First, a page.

Black women in Fresno California

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Cracked ro and blocks of wilted grass and dirt envelop the Edison High School campus in the heart of west Fresno. Meanwhile, across Highways and 99 heading north toward Bullard Avenue, there is another side of Fresno, where amenities flower and many white residents prosper.

You can actually breathe there. The injuries and killings of black men and women at the hands of police officers have made international headlines in recent weeks. Bound roughly by Highway 99 on the east, Marks Avenue on the west, North Avenue on the south, and Highway on the north, west Fresno is home to about 26, people. Latinos make up about two-thirds of the area and black people about one-fifth.

According to data from the U. West Fresno residents earn about half the median salary as the rest of Fresno. Fewer residents graduate high school or own homes. And, on average, they live about 20 years less than residents in wealthier parts of the city, according to a Fresno State study. Residents told The Bee unrelenting disinvestment, neglect and a lack of representation have held back generations of black and brown residents. During her time at Edison, Cotton said she endured several instances of blatant racism, including a teacher calling her the n-word multiple times.

But fighting tooth and nail for equal treatment while achieving a 4. Cotton was diagnosed with acute stress disorder, constantly fought off illness, and ended up in the emergency room several times throughout high school. It sucks a lot of energy out of me. Cotton is the latest in a long string of west Fresno residents who have poured their hearts into securing a better life for the community. While they have made progress, residents feel that without champions on the north side of Shaw Avenue, the divide between the two Fresnos will grow.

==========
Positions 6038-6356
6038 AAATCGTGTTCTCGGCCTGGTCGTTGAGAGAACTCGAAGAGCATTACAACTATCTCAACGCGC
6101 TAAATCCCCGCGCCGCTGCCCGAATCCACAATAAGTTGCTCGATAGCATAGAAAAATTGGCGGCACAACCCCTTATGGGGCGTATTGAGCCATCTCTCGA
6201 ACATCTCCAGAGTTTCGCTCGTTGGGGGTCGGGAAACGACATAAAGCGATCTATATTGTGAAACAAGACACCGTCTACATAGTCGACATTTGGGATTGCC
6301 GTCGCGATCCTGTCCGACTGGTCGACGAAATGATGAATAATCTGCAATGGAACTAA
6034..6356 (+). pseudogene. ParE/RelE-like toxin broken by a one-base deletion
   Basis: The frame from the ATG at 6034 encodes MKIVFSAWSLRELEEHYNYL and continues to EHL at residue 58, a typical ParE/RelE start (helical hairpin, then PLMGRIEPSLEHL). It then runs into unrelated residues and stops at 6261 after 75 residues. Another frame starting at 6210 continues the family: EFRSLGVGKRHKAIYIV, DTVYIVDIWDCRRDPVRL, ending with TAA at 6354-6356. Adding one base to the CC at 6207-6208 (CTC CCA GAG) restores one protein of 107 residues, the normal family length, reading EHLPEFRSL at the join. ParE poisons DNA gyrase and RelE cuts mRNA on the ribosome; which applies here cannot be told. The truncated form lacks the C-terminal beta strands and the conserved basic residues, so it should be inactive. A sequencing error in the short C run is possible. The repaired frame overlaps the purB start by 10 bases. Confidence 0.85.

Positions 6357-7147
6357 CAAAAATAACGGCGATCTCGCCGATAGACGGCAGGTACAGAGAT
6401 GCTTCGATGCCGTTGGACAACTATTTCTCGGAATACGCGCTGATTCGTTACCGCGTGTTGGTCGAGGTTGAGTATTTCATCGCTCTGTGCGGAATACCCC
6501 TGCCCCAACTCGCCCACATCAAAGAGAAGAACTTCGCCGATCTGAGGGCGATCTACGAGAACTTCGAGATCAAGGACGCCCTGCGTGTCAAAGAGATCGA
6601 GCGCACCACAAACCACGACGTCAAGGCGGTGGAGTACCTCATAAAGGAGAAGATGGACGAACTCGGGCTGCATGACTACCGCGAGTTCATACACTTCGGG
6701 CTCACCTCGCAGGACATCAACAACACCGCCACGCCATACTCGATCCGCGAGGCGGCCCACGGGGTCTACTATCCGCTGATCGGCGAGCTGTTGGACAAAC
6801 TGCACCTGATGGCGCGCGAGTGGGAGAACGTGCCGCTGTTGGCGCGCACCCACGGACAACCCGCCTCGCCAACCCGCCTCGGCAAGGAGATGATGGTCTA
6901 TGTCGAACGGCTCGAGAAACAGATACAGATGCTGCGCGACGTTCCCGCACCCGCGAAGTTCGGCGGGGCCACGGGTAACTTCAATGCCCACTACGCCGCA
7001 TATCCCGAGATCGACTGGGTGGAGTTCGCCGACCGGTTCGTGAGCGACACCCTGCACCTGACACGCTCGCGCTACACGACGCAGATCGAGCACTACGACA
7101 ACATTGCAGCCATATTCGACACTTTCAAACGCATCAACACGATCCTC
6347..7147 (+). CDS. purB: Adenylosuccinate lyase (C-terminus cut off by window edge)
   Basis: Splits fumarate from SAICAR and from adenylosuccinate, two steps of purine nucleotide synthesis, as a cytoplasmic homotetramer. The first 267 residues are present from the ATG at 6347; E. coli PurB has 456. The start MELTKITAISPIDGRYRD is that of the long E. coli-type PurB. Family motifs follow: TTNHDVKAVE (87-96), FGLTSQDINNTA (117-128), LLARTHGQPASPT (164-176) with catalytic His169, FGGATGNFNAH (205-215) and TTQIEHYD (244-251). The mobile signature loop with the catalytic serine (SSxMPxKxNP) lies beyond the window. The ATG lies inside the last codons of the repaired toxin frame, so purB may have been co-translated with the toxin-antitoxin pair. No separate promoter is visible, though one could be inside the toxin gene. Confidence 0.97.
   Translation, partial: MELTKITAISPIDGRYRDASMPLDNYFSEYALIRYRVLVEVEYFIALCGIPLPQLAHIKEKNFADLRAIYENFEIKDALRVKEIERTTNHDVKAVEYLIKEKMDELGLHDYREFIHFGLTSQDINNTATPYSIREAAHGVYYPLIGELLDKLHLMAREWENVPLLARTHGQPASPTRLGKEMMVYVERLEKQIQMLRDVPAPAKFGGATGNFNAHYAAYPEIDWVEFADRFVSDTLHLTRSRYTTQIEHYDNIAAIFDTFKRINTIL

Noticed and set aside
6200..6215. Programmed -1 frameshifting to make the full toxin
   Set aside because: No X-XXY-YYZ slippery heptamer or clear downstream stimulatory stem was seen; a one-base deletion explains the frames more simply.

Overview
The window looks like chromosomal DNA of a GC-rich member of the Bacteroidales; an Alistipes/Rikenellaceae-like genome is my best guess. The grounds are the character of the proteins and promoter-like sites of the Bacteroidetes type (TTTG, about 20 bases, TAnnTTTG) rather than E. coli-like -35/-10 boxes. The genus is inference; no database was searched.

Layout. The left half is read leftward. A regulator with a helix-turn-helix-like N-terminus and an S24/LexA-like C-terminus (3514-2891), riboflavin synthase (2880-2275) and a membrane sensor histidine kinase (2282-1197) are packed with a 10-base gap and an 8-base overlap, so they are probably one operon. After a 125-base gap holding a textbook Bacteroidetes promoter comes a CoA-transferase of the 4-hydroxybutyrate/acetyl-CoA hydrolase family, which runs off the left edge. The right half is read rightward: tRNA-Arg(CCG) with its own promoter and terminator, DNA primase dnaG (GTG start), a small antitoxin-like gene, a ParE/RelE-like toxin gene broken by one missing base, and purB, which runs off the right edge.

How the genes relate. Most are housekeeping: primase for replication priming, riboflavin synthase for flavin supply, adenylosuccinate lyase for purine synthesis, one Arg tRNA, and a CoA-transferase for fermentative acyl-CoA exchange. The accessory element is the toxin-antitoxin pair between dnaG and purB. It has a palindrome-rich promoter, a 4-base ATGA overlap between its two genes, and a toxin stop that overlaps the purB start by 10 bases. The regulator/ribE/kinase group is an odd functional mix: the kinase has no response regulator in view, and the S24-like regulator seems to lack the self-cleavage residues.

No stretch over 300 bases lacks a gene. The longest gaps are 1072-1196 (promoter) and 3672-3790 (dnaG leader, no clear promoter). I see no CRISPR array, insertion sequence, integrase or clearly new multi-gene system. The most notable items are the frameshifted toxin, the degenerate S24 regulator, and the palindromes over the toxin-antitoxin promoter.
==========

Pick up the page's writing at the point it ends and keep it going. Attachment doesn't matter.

Like thousands of southwest residents, she grew up with acute asthma, which also afflicts her 8-year-old son.

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Factories, meatpacking houses and slaughterhouses were all placed in west Fresno. White residents refused to lease, rent or sell property east of the tracks to the Chinese immigrants who built them.

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Through the 20th Century, the city cornered Mexican, Japanese, Armenian, and Italian immigrants and eventually blacks into the west side. Many immigrants moved north, but black residents were denied the opportunity to live anywhere else through redlining. The practice originated in Congress in the s through a program to extend low-interest, long-term loans to new homeowners.

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Government entities and private banks then denied mortgages to those residents and discouraged investment in those areas. Inthe U. Department of Housing and Urban Development infused millions of dollars into Fresno to develop housing, business and clean up dumps on the west side. They mandated cooperation between city leaders and a resident group to distribute the funds.

Around that time, the city pledged to curb sprawl in the general plan, but carved out crucial exceptions that allowed for the development of Fashion Fair Mall and later, River Park. Many shops once located in west Fresno left the area or closed. About a decade ago, HUD gave Fresno millions in Community Development Block Grant dollars to service neighborhoods in poverty that could have helped revitalize west Fresno. The city instead used the money to fund police and code enforcement, City Council President Miguel Arias said.

Insouth Fresno residents and councilmembers clamored for gas tax revenue from Senate Bill 1 to build sidewalks and fix broken ro. A bitter political battle ensued, and the money was split evenly across the city. After cutting deals with city leaders who wanted to boost the local jobs market, Amazon was exempt from paying taxes, addressing local pollution or even hiring from these neighborhoods.